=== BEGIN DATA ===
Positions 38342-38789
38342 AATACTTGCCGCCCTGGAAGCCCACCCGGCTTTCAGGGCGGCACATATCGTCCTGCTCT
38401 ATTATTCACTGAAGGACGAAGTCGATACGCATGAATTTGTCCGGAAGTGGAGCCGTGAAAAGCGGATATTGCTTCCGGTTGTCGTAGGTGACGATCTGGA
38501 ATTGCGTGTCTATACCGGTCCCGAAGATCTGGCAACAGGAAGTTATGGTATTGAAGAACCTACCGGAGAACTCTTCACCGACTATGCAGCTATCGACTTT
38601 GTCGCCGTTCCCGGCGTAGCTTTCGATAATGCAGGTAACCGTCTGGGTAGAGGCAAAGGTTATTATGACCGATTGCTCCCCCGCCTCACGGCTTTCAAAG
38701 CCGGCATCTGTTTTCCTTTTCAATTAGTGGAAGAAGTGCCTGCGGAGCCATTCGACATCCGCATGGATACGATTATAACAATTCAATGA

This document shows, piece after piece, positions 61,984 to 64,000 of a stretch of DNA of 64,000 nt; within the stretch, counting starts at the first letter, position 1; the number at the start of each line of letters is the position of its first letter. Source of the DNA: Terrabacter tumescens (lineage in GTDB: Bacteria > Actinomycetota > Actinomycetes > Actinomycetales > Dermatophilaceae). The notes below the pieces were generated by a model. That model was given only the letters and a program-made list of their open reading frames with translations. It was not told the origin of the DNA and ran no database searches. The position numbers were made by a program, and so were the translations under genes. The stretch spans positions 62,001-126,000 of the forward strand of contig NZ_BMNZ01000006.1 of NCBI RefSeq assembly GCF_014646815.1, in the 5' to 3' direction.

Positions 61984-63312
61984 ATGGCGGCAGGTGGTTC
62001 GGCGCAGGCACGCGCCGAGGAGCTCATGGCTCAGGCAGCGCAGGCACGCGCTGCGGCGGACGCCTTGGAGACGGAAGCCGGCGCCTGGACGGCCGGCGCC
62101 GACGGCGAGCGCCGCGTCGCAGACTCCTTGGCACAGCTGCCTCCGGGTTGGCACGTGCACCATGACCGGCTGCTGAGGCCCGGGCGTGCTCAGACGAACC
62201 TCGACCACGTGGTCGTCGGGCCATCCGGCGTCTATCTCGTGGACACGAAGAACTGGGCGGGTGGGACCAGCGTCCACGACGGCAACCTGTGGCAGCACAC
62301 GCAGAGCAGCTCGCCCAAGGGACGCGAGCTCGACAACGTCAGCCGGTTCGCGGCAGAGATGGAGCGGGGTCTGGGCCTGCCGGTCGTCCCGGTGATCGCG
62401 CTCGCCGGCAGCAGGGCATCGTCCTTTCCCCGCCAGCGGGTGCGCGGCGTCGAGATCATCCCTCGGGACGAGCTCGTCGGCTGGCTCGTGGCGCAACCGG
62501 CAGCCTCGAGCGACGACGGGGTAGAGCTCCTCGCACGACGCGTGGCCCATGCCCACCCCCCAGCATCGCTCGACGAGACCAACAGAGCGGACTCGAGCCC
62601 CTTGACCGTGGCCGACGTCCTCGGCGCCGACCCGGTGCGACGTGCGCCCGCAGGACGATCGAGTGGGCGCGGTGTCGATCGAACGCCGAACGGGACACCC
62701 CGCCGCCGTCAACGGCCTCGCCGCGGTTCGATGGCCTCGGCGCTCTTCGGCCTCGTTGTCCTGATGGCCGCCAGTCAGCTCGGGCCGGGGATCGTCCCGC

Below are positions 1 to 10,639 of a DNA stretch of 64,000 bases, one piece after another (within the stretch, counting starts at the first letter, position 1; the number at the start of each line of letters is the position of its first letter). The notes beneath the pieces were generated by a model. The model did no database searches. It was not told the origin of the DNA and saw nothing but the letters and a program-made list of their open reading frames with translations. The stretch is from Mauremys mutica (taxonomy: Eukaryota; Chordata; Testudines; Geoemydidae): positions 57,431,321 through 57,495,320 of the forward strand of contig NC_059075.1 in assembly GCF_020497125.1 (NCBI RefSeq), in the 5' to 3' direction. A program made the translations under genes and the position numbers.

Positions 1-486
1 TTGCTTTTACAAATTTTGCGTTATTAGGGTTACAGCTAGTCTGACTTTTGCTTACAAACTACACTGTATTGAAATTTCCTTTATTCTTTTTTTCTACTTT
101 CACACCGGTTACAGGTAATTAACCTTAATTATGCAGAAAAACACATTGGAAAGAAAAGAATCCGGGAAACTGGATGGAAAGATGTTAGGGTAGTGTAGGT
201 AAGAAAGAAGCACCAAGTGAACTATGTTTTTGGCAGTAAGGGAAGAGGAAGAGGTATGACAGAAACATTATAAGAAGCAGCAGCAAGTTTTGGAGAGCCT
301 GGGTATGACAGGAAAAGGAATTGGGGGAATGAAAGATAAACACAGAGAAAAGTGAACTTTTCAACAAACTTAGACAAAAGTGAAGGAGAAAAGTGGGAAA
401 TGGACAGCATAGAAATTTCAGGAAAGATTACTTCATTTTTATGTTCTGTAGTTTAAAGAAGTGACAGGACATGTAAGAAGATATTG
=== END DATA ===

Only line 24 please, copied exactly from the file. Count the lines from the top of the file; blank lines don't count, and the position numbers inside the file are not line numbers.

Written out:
401 TGGACAGCATAGAAATTTCAGGAAAGATTACTTCATTTTTATGTTCTGTAGTTTAAAGAAGTGACAGGACATGTAAGAAGATATTG